26 07 2014

Lucy” may well be the most peculiar movie of summer 2014.  Director Luc Besson strangely amalgamates high-brow ambitions with B-movie antics.  It amounts to a simple-minded film about big ideas, something far less than Besson achieved on “The Professional,” but I’d be lying if I didn’t have a decent amount of fun on the ride.

Clearly Besson feels more comfortable in the realm of the non-human, staging vibrantly kinetic car chases and action sequences with flashy visuals.  These sequences have a definite panache to them, which is good given that they largely have to power the entire film.

Besson keeps “Lucy” moving at a swift clip, so brisk that you almost don’t have time to think about how excruciatingly bad his inane dialogue is.  It’s obvious that he views words as means to the ends of expression and plot development, not ends in and of themselves.  Worst of all, these unimaginative lines are delivered by Scarlett Johansson and company with feeling equivalent to rote recitation, rendering the film’s human element unintentionally laughable.

The film’s editing could have used some work, too.  Besson begins the film by heavy-handedly intercutting animals and prey with the events of the story (a clumsy attempt to be artful).  Then, he cross-cuts an intellectual lecture given by a professor played by Morgan Freeman (an obvious ploy to be taken seriously on an intellectual level) between multiple scenes of Lucy.  If you think about it, the edit really makes no sense as it either has no sense of time … or Freeman’s Samuel Norman is giving the world’s longest address!

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F.I.L.M. of the Week (January 7, 2011)

7 01 2011

It’s a new year for the “F.I.L.M.” column, but more importantly, it’s the home stretch of the Oscar season!  Soon enough, the intense politics will start to die down and we will just be left to reflect on the performances and the movies.  To celebrate the season, the next seven weeks of the “F.I.L.M. of the Week” series will be devoted to covering little-seen and underrated gems from the 2010 nominees.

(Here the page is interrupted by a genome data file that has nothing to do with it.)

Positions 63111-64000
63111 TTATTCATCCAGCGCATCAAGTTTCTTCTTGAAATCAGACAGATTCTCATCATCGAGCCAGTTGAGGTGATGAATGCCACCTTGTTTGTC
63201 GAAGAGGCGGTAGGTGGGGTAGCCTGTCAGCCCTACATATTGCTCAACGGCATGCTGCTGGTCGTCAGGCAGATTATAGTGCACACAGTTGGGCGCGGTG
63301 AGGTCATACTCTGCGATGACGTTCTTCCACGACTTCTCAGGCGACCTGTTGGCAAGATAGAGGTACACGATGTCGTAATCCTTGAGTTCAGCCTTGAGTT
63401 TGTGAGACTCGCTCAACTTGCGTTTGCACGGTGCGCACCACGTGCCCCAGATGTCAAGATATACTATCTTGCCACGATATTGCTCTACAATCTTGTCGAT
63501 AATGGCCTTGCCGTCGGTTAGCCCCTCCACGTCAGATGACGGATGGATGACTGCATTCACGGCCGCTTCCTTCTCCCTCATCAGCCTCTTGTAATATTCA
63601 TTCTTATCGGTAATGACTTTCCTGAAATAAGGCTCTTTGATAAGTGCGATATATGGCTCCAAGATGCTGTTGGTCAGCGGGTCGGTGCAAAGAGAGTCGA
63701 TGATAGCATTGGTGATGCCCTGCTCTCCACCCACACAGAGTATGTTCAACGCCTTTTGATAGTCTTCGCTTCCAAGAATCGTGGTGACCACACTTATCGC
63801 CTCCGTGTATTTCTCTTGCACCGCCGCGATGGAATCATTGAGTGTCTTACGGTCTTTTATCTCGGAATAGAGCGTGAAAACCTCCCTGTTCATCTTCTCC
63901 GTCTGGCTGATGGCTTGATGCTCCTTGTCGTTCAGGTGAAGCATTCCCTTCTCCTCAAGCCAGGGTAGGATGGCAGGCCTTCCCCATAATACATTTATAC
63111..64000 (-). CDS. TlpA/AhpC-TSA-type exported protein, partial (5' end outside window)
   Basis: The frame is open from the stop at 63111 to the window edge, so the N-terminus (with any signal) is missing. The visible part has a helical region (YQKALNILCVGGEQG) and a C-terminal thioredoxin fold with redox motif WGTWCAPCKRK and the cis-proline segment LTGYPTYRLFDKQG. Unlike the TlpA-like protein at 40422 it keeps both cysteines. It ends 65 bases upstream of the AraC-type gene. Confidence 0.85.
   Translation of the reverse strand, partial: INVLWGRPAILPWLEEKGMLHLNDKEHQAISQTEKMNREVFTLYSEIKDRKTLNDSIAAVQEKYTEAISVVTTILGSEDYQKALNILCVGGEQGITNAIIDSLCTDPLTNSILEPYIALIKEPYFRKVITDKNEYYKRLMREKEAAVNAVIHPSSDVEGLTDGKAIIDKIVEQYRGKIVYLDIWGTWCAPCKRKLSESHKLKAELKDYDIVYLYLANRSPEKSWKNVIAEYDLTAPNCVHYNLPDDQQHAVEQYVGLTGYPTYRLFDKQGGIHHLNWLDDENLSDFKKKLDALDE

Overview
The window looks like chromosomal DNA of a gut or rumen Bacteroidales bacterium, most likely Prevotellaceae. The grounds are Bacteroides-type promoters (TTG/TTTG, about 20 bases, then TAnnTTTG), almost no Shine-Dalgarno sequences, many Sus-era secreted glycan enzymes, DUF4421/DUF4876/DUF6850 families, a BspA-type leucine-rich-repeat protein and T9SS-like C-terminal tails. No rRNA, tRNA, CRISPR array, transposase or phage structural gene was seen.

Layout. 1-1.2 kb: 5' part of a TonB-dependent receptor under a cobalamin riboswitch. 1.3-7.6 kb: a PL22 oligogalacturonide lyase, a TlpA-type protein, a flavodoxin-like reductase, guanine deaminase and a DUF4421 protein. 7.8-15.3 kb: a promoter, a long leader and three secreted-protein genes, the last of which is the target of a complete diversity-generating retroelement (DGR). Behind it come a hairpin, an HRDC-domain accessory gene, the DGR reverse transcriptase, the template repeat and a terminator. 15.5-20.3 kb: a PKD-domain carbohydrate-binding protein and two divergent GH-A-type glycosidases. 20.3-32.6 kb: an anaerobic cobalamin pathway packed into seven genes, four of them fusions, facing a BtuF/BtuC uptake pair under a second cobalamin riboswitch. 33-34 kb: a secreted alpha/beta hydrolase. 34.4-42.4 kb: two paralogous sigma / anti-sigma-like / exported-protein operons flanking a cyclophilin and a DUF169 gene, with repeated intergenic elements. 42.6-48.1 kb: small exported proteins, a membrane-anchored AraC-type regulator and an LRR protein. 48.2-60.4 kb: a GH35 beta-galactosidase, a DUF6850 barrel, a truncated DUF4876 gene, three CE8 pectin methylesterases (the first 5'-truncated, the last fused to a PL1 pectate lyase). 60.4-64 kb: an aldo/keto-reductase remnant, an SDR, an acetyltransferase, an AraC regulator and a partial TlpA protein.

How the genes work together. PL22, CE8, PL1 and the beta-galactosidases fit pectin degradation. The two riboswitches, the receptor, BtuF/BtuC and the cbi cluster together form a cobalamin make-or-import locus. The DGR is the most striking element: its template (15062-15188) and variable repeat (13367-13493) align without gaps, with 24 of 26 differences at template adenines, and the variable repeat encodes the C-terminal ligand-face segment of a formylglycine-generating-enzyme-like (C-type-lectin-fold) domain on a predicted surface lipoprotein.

This week, I’m unequivocally recommending “The Professional,” Natalie Portman’s first movie, made when she was just 12 years old.  It’s an especially fun watch for any of Portman’s fans who have followed her work for many years as most of the mannerisms and techniques she still uses are on full display here.  It’s a little rougher, sure, but “Black Swan” was hardly the first time she commanded the screen.  16 years ago, she delivered a stunning performance of incredible mastery for someone so young.

As Matilda, Portman plays a tough young girl out to get revenge on the ruthless and merciless hitman, Stan (Gary Oldman), after he massacres her family including her four-year-old little brother.  While she hated her abusive and neglectful parents, the thought of someone slaying her younger brother makes her run to the assassin across the hall, Leon (Jean Reno).

The “cleaner” on the floor is a bit of a loner, executing his jobs with professionalism and precision.  Leon takes Matilda in at first for her own protection but reluctantly keeps her after she wins a sliver of his affection.  But she wants something more than shelter; Matilda wants training so she can take out Stan.  Again with reluctance, he agrees, and their time together brings Leon a sort of paternal pleasure.

This intense action movie directed by Luc Besson stands out among stacks of other movies in the same vain because it’s not a movie about the action; it’s about the performances, characters, and the story.  Aside from Portman’s incredible debut, there’s also solid work for Jean Reno, who truly deserves better and prominent roles than he usually takes nowadays.  And Gary Oldman also shines as the borderline demented killer Stan, so frightening and so brash that he makes for one heck of a villain.  Oldman really is one of the most utilitarian actors working today, and “The Professional” really does show that off.

Yet somehow, even at 12, Portman steals the movie in a manner indicative of how she would rule the screen for the next 17 years.  Sure, it’s child’s play compared to “Closer” or “Black Swan,” but anyone who made a bet back in 1994 on her becoming an Academy Award-winning actress could be cashing in big time pretty soon.